Bilingualism – Part II

Today we continue with Part II of this fascinating journey through bilingualism. In this issue, our guest author, Eta Trabing, provides some tips to put that second language to good use, whether it is polishing your skills to be more effective in your job, or becoming a translator or interpreter.

By M. Eta Trabing, Berkana Language LLC –

Are you a Bilingual Specialist?flat-27394_1280

Do you already have a career, but also know another language? Maybe you didn’t know that a second language might be a great asset to you at work. Maybe you spoke it as a child but never kept it up into adulthood.

With some extra study, you could do your job or career or profession in both your languages equally well – which would give you a tremendous advantage over monolinguals in your same job or career or profession, and open many new doors! Not to mention a higher salary commensurate with your additional knowledge. And additional profit for your employer!

You could update your second language and learn the terminology of the job, career or profession you already have so as to make yourself twice as good and twice as needed!

To be a bilingual specialist, you will need:

  • To have a job, career or profession that you like and wish to continue in. You will be good at whatever you like to do.
  • To speak, read and write English and one other language at a working adult level.
  •  To dedicate some time and effort to studying your job, career or profession in your second language. You can study on your own, or take classes – how you get your knowledge is immaterial, just get it!
  • To keep your two languages as separate as possible, so you don’t fall into a two-language mixture, understandable only to you and a few others. Dialects work only in specific places, where, if you use it, you will fit in better; but it won’t help you at all if foreigners come from totally different countries that speak the same/similar language. Try to get a feel for the demographics of your region and adapt to them in your work.
  • To make an effort to learn your second language properly, if you’re not quite where you need to be. Again, community or junior colleges are great places to take continuing education courses in speaking, reading and writing a foreign language.
  • To be able to talk about and do your job, career or profession in both languages equally well. Whatever work you do can be learned in both languages. It’s a question of learning new terminology – the job you already know.
  • To be prepared to travel, if necessary. This is a huge perk, and loads of fun. You get to do what you do best, explaining it to others in two languages, and your travel is paid for.

A Few More Things…

Now that you know the basics of what to expect from each bilingual opportunity, think of which one you would be most comfortable with, which one you might enjoy the most, which one your temperament and personality are best suited for.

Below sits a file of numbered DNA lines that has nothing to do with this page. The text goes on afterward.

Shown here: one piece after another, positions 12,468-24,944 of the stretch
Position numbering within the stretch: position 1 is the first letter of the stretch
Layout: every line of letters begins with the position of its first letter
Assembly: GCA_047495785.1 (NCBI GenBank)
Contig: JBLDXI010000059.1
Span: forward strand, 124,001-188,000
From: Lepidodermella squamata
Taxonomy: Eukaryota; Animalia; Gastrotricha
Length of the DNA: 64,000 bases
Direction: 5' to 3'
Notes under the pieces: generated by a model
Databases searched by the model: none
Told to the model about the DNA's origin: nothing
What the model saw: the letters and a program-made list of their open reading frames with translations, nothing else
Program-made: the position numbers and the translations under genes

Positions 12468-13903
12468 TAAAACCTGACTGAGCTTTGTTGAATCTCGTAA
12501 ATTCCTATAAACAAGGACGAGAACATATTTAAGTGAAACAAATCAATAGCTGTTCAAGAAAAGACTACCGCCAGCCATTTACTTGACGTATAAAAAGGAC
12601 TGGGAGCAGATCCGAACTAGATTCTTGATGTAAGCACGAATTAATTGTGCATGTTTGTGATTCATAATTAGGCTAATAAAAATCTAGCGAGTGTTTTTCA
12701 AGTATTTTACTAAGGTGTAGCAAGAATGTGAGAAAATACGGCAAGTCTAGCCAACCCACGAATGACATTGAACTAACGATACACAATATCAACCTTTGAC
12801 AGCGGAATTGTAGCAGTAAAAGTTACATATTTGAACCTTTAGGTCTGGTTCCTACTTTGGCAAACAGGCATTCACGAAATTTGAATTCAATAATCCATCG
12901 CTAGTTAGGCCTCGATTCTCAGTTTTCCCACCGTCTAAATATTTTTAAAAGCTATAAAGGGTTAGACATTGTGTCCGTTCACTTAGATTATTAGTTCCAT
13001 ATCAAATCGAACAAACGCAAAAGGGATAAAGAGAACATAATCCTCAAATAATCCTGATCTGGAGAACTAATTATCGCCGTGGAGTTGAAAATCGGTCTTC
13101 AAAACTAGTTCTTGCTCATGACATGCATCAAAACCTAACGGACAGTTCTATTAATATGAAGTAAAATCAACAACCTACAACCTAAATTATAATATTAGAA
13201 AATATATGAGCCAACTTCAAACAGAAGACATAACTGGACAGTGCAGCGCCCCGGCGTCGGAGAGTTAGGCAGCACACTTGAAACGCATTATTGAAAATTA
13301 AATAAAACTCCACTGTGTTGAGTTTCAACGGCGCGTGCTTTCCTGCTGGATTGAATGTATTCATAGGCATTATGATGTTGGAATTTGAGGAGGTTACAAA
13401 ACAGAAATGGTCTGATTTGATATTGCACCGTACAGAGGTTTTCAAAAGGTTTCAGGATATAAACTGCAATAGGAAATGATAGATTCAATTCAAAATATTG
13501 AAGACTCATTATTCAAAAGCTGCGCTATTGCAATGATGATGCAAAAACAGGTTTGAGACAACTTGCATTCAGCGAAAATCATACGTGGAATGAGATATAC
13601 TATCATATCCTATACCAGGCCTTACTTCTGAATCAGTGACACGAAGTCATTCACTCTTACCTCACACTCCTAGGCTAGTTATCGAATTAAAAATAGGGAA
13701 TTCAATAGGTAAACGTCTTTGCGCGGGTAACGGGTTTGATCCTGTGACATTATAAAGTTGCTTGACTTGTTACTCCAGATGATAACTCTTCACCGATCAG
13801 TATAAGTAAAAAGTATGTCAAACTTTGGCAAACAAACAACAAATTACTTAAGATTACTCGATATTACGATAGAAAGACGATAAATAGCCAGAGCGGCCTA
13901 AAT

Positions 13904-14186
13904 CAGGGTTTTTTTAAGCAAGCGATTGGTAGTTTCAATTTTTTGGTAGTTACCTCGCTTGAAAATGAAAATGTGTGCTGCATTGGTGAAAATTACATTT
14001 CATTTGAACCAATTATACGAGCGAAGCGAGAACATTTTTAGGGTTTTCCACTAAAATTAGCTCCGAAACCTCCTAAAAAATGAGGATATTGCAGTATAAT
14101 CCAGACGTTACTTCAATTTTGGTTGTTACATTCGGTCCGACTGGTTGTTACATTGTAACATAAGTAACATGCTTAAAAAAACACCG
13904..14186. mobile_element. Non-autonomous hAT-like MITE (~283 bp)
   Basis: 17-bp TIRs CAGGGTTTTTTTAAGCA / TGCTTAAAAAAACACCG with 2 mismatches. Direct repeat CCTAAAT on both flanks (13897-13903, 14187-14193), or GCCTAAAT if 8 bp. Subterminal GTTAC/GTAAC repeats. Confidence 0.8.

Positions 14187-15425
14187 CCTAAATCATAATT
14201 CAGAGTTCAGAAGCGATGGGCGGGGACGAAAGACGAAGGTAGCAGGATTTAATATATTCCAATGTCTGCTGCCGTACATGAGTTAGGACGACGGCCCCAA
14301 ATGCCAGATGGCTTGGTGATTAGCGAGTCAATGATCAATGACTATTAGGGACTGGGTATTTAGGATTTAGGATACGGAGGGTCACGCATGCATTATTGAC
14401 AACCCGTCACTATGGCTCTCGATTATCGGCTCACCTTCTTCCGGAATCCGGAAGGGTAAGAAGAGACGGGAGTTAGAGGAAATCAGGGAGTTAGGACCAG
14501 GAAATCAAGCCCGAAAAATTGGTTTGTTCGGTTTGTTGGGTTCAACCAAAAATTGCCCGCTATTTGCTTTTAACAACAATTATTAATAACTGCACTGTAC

• Are you a perfectionist? Like to work alone? Translating is good.
  • Do you prefer to be with people? Or be where the action is? Interpreting is good.
  • You should enjoy what you do, every day!
  • Decide what you like and what you do best and make that into a marketable skill in two languages. Now that you know how to go about it – have fun doing it!
  • Learn the geography and history of your area. So many foreigners mispronounce names in a language new to them. And you will need to understand where they live or want to get to; i.e., Brownsville, a major point of entry between Mexico and the U.S., is actually referred to as “Bronbil” by Spanish speakers.
  • What regionalisms or unique words are used in your area? Why? Find out and learn. All local versions of two-language combinations, have a fascinating history.
  • What other peculiarities are there in your region or in your second language? Ask people from other countries that speak your language. Start your own glossaries of things you didn’t know, but now do.
  • Get to know this country. It’s quite amazing and fascinating! That way you can tell foreigners and tourists where to go and what to see in your geographic area! Foreigners want to know about us, too! And they will want to learn our customs and cultures if they intent to live here.
  •  Do not fall into the use of false cognates.

What was your journey, Dear Reader? Did you stumble into the T&I profession? Or are you looking at switching careers? We would love to hear your story!


Check out Part I and Part III of this series.

One thought on “Bilingualism – Part II

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